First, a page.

The original Honda HR-V was a car ahead of its time. Introduced in 1998, not only was it one of the first small SUVs, it was among the first to put on-road driving dynamics ahead of off-road ability. It was a package that was lauded by the automotive press at the time, and yet this praise didn’t translate into sales.
Fast forward to today and the small SUV market is the fastest growing in Europe, with no mainstream manufacturer's range complete without at least one. It's hardly surprising, then, that the latest HR-V is a lot more popular than the original.
However, like the original HR-V, it concentrates on giving buyers the style and elevated driving position of a 4x4 rather than real mud-plugging ability. In fact, four-wheel drive isn't available on this car, even as an option. It’s a natural rival to models such as the Seat Arona and VW T-Roc, as well as the numerous small SUVs that are rarely specified with four-wheel drive, including the stylish Audi Q2.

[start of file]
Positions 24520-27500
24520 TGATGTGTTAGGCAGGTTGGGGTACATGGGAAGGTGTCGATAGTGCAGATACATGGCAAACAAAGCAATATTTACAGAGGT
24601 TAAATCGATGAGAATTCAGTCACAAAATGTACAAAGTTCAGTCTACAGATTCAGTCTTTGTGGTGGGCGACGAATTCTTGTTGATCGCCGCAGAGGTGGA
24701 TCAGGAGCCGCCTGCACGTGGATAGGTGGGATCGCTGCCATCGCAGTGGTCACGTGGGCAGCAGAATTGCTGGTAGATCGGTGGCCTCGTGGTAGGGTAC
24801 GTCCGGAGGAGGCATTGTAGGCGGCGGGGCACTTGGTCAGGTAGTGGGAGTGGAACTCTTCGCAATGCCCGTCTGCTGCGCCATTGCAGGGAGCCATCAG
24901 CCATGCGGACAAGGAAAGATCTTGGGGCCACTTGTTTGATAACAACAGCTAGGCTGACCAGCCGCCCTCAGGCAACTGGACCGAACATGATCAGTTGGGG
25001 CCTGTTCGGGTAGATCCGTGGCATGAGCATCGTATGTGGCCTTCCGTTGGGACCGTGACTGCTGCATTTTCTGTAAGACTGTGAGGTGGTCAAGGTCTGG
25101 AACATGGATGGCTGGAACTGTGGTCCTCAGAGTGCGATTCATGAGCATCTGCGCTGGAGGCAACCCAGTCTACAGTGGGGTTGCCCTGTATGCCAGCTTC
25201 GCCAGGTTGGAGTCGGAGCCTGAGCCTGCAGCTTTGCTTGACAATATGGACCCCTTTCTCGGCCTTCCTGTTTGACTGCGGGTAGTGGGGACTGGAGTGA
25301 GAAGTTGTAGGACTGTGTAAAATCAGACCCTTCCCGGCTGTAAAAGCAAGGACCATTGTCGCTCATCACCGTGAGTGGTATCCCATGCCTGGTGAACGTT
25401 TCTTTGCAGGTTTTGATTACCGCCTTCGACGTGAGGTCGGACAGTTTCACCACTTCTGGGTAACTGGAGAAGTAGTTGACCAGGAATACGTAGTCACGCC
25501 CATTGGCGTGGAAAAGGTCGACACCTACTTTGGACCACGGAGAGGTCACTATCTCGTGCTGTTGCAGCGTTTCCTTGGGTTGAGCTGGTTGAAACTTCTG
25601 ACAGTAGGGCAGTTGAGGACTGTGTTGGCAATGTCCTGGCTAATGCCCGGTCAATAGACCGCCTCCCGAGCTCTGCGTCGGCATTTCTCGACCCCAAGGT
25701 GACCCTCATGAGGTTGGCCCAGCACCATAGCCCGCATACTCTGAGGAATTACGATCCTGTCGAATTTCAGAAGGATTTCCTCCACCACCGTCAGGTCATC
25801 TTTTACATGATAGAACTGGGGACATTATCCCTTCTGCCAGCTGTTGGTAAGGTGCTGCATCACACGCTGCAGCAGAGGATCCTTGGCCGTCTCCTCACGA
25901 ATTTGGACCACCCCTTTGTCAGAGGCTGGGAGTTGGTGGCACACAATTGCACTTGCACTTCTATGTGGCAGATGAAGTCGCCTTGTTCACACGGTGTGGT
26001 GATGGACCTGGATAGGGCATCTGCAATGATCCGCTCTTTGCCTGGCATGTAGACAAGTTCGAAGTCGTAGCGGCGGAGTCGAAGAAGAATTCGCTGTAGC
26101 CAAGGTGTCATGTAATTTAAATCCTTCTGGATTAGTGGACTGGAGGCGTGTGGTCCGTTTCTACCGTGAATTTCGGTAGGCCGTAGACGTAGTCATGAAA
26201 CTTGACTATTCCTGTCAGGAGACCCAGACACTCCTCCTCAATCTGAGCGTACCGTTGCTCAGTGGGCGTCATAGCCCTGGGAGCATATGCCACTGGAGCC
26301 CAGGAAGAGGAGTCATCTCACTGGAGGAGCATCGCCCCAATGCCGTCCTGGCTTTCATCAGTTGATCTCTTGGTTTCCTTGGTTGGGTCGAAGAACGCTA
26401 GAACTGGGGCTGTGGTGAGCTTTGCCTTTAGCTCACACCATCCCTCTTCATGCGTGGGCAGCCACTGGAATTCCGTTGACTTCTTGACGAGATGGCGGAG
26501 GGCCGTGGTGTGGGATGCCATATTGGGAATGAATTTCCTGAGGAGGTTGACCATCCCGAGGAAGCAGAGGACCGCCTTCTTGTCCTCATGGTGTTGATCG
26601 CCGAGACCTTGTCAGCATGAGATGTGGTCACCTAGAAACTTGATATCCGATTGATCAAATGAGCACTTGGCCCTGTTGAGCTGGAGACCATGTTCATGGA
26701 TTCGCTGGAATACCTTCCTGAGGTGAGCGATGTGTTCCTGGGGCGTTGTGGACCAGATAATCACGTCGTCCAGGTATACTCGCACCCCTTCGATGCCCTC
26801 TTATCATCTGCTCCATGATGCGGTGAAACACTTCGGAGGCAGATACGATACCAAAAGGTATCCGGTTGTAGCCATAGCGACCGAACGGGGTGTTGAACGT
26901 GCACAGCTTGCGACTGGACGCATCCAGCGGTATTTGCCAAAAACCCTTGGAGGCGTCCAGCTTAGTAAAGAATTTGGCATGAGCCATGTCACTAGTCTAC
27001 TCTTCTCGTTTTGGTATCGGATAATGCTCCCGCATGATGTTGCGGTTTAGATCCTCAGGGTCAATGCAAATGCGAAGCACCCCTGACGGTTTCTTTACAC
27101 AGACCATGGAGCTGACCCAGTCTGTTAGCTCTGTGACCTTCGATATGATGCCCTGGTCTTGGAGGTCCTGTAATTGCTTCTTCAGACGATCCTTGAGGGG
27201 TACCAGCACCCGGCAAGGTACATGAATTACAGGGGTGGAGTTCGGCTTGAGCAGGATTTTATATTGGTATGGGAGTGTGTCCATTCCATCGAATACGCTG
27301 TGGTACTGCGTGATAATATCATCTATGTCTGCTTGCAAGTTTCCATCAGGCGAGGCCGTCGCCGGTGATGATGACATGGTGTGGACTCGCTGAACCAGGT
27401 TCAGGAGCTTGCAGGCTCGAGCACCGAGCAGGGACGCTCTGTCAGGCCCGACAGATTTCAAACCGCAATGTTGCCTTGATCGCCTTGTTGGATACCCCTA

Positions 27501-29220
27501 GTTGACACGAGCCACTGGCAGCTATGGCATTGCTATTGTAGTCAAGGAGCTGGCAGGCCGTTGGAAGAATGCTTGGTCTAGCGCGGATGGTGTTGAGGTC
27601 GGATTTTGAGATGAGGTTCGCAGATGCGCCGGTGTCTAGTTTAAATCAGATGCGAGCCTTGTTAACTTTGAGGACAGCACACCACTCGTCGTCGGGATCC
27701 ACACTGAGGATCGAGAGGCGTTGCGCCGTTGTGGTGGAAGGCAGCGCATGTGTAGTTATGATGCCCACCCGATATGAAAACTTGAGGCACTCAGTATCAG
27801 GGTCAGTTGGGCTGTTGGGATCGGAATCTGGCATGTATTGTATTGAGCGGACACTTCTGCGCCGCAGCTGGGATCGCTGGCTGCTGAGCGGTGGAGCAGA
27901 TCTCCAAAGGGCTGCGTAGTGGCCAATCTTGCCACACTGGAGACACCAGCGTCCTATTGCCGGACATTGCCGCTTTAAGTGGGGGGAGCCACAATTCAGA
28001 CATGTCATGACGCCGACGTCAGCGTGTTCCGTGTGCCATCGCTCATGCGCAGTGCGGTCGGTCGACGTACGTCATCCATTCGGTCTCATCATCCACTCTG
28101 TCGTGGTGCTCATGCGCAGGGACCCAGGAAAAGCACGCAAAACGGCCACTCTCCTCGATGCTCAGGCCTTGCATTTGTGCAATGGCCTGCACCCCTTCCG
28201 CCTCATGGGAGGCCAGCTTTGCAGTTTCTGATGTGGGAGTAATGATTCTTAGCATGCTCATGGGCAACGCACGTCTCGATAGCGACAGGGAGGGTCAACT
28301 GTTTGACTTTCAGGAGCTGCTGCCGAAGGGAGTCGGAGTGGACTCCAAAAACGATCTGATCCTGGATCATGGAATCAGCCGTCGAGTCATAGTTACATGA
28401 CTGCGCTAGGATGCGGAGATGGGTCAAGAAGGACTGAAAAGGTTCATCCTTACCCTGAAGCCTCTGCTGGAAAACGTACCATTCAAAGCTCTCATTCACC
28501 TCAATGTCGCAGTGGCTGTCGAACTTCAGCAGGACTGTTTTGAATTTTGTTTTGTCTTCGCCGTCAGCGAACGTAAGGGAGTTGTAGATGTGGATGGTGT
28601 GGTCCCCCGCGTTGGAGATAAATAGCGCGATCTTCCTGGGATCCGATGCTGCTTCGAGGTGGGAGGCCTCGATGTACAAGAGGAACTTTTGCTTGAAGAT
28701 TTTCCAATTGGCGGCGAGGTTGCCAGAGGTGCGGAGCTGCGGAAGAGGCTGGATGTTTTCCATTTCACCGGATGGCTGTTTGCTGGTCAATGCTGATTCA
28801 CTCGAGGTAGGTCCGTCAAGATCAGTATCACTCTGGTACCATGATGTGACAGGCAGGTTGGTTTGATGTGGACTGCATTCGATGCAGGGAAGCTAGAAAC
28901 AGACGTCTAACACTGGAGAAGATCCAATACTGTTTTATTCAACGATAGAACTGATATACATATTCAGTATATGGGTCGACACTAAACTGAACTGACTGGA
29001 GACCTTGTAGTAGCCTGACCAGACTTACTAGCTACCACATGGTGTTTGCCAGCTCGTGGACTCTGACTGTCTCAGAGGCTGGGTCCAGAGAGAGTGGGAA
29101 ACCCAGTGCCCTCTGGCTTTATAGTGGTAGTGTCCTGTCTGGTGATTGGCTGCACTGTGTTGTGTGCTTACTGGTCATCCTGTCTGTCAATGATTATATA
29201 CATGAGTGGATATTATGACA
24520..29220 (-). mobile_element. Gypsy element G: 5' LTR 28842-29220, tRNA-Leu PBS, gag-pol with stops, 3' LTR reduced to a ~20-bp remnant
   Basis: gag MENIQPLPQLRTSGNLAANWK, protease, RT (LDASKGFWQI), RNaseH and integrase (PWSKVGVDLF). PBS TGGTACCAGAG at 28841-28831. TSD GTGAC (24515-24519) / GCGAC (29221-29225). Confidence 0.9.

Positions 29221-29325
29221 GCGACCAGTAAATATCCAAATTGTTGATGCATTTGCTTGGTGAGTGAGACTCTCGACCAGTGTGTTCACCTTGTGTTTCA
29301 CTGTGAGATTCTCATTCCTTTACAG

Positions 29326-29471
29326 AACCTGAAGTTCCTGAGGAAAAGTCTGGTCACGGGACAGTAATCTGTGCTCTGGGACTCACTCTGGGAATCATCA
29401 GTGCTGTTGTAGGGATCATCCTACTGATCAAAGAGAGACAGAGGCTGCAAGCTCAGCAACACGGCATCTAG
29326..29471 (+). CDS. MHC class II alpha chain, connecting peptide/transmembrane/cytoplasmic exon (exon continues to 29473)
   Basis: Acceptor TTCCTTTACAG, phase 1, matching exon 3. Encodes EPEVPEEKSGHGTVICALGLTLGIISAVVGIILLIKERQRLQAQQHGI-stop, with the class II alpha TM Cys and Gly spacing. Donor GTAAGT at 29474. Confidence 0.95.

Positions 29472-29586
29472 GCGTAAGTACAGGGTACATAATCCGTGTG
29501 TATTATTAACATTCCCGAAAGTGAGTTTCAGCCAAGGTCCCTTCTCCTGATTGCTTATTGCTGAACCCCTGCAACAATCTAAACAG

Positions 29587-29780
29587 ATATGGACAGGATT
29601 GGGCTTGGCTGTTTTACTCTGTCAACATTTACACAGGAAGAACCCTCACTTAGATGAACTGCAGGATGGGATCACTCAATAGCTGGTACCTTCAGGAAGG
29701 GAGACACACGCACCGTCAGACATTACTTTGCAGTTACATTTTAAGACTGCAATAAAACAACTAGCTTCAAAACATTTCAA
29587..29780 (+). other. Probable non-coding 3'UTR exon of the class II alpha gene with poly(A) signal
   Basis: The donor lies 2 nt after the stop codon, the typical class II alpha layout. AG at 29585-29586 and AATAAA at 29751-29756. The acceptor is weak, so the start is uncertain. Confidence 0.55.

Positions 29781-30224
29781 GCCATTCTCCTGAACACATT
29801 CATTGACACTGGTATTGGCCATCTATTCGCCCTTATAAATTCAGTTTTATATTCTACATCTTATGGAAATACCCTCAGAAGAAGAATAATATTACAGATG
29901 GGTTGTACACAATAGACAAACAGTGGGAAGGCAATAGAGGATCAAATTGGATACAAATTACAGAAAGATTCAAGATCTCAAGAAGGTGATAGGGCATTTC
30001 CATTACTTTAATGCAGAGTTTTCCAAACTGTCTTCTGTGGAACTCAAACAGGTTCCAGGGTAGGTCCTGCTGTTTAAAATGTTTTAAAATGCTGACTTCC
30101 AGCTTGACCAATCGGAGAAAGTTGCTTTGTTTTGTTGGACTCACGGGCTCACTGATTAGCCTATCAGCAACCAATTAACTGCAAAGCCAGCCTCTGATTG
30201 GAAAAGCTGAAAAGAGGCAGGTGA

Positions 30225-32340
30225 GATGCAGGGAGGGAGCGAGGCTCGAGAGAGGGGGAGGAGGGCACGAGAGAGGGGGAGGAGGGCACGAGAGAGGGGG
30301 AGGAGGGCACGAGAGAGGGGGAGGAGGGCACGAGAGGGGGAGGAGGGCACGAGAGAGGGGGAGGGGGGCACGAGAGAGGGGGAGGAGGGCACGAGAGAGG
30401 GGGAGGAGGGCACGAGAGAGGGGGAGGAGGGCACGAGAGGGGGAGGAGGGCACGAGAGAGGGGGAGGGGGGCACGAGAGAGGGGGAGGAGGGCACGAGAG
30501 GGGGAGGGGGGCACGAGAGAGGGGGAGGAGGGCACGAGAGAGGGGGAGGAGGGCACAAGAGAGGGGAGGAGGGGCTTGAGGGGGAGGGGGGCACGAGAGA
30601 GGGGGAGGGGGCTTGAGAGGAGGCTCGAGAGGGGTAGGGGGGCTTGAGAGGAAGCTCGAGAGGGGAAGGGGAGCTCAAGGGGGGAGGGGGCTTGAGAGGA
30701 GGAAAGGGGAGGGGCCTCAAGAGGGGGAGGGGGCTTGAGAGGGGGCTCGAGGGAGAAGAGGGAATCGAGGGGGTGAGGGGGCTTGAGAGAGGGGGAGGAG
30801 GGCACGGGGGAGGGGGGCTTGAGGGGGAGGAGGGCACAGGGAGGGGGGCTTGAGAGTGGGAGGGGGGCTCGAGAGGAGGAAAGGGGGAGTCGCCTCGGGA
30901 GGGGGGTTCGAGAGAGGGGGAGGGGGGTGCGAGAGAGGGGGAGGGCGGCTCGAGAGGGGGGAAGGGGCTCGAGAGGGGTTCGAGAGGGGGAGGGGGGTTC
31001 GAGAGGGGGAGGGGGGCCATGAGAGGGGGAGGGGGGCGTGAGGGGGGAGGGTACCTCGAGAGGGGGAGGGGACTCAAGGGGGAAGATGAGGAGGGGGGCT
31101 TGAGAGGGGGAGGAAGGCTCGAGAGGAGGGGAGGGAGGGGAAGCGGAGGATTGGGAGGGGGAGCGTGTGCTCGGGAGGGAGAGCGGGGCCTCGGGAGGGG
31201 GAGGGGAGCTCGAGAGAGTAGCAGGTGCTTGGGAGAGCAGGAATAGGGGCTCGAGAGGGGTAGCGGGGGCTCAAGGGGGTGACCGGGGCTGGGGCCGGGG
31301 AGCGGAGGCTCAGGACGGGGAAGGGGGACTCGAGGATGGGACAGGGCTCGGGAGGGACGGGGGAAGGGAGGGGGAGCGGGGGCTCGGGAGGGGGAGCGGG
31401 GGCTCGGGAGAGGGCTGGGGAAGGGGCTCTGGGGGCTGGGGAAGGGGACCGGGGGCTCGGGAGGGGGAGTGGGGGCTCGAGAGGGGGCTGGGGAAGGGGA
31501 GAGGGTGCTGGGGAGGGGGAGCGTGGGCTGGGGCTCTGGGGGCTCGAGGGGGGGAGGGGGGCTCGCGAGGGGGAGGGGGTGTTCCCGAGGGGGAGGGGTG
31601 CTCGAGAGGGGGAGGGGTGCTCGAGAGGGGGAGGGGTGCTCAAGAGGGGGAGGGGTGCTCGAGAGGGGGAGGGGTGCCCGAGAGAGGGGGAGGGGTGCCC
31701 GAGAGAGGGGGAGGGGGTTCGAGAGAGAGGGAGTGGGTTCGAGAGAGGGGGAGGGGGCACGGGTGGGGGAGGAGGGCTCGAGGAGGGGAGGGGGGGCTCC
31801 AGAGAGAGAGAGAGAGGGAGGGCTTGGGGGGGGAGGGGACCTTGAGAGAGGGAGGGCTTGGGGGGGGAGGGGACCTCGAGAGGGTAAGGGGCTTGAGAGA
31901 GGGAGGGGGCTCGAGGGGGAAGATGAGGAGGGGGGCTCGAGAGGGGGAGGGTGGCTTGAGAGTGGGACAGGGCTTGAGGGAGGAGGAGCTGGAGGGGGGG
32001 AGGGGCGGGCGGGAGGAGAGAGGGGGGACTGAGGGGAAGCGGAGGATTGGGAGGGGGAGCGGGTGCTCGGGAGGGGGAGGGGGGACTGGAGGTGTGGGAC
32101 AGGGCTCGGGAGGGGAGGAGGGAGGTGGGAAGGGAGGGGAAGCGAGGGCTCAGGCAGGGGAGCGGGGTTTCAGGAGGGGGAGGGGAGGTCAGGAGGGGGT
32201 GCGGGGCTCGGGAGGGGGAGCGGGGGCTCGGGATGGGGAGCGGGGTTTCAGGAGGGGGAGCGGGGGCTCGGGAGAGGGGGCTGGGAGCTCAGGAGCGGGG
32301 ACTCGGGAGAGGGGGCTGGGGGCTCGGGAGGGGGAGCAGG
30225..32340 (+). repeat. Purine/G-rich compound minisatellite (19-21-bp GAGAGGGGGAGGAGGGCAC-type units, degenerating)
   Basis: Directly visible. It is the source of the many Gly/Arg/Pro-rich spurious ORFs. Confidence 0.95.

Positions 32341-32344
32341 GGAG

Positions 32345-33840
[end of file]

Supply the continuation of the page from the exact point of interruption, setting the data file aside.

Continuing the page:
The HR-V range is surprisingly simple to understand. There are just four trims to choose from (S, SE, EX and Sport) and three engines: a 1.6-litre diesel, a 1.5-litre petrol and a powerful 1.5-litre turbocharged petrol that is offered exclusively in range-topping Sport models. Opt for a petrol and you can choose between a six-speed manual gearbox or a CVT automatic. Diesel models are manual only.
Read on over the next few pages for in depth impressions of the Honda HR-V, including our recommendations for which trim level and engine to choose. And, if you decide you want to buy one, be sure to check out our New Car Buying page to find out how much you could save.